Augustus was larded with these messianic accolades and it makes me think how the Bible often represents a crystallization of what must have amounted to popular 'gossip' or what we might today call urban myths.
There had been a long standing conventional view found in all peoples of the classical world including marginal people like the Jews; that a ruler blessed by the gods would rule in glory and bring peace. It was everyone's dream. The Roman Emperor Augustus whilst not entirely benign did achieve something along these lines for the people under his rule between 27 BCE and CE 14.
Augustus was actually a modest man who also had a good sense of humour, a characteristic which was and is distinctly lacking in all earnest saviours! For example he was fond of the homely phrase, "quicker than you can cook asparagus". (As mentioned in the book I have just bought: Chronicle of the Roman Emperors by Chris Scarle.)
Considering the enormous disparity in power between the patricians and the plebs, any information coming from the rulers would have been god-like to the illiterate. This notion of Augustus with the glorifying of his birth, his divinity and his rule would become a template for all "god given" leaders. This idea served the interests of Mithraism and later in the fourth century in the deliberate fusion of catholic pagan belief, it was applied to Jesus with the establishment of Imperial Christianity under Constantine.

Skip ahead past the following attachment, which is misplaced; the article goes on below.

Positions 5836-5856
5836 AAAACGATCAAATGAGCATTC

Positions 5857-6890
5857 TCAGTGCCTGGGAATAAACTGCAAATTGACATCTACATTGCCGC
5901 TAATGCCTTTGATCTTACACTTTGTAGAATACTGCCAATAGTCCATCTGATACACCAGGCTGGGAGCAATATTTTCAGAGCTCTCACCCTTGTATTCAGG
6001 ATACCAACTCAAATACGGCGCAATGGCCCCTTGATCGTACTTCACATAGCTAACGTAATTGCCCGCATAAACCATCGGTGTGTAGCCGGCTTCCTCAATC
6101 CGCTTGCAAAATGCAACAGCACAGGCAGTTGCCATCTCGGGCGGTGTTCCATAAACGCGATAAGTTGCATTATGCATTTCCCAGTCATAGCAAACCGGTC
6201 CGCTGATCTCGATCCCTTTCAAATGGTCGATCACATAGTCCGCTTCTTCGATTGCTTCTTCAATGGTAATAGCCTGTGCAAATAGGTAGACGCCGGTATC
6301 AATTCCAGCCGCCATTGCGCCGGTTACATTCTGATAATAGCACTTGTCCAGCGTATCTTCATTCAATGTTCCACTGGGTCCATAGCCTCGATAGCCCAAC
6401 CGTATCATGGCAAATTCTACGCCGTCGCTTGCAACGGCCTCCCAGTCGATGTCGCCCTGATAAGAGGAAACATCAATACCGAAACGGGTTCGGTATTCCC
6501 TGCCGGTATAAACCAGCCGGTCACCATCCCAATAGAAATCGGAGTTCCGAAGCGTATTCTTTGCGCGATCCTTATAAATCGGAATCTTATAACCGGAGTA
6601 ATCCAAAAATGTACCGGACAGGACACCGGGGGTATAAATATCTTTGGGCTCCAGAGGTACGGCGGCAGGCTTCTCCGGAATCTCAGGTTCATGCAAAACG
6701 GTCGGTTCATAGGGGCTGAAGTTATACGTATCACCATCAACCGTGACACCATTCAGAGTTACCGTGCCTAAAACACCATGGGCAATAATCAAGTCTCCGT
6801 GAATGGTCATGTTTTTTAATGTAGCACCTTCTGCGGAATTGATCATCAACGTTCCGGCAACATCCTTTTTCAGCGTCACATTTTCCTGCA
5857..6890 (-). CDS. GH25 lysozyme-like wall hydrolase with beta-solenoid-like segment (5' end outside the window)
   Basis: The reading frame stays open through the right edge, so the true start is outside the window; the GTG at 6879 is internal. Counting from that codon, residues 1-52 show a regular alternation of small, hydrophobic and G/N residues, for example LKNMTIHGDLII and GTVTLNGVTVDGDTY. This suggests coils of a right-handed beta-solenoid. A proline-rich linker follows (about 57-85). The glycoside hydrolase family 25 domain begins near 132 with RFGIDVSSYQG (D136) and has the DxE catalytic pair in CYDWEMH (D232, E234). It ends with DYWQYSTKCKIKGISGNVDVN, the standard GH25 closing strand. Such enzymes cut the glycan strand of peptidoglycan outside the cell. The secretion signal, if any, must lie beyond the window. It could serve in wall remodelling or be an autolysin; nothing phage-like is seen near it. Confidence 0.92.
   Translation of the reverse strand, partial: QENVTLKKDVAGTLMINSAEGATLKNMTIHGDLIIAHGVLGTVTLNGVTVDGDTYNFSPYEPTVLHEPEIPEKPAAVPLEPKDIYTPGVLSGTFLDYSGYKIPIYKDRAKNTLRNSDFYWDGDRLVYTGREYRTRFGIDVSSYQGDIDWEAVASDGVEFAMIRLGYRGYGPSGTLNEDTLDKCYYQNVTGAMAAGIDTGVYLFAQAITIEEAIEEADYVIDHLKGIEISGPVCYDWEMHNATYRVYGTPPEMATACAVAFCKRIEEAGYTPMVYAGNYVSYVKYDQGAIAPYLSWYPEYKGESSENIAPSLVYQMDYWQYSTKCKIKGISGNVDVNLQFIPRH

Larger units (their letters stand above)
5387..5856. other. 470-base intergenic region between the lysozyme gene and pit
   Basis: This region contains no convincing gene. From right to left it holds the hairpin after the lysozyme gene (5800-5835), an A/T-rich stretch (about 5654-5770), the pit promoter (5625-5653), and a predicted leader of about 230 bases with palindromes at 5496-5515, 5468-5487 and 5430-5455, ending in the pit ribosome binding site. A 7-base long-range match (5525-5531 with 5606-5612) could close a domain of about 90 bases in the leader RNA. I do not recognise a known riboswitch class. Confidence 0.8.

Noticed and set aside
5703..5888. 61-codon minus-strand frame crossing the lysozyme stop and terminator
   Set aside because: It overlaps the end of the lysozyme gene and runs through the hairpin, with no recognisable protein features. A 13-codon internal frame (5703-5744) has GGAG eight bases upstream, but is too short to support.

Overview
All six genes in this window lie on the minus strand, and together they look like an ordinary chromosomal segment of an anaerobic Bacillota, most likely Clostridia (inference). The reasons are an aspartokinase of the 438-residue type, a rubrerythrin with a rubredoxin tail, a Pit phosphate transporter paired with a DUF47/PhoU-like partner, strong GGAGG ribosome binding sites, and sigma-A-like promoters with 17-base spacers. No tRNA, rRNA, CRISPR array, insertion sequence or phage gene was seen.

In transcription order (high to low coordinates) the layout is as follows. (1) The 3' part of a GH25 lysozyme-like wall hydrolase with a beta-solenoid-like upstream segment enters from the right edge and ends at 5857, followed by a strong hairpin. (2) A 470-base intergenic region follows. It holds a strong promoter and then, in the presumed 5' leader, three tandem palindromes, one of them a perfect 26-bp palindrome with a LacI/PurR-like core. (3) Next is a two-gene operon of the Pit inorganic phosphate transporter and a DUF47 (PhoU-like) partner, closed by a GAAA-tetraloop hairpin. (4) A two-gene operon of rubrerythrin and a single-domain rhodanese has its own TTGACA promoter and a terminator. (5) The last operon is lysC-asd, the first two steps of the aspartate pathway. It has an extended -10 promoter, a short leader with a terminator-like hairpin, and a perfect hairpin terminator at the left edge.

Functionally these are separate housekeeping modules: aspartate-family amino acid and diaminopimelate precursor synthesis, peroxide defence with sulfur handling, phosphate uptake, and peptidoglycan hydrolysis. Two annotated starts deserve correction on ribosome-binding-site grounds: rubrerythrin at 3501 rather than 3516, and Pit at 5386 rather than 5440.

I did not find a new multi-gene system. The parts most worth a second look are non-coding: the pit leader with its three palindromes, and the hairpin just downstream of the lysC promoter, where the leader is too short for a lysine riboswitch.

Doug, have you read A Short History of Christianity by JM Robertson? For me it was revelatory. JM Robertson was a journalist, writer and Liberal Member of Parliament who had become a freethinker at an early age after hearing a lecture by Charles Bradlaugh. Later he worked for Bradlaugh who was also an MP and pioneer humanist. No doubt it was this association which enabled his access to the firebrand literature which is source material in his "Short history". I cannot recommend Roberson's approach to the subject more highly, it has the historian's sensibility of what actually happened and when and also the sociologist's instinct for what people actually believed and why they did what they did.
Everyone who wants to know the truth about the origins of Christianity should read it as a primer.
...And I agree, the early Church Fathers do not represent fact, instead they push the partisan Roman Catholic orthodoxy.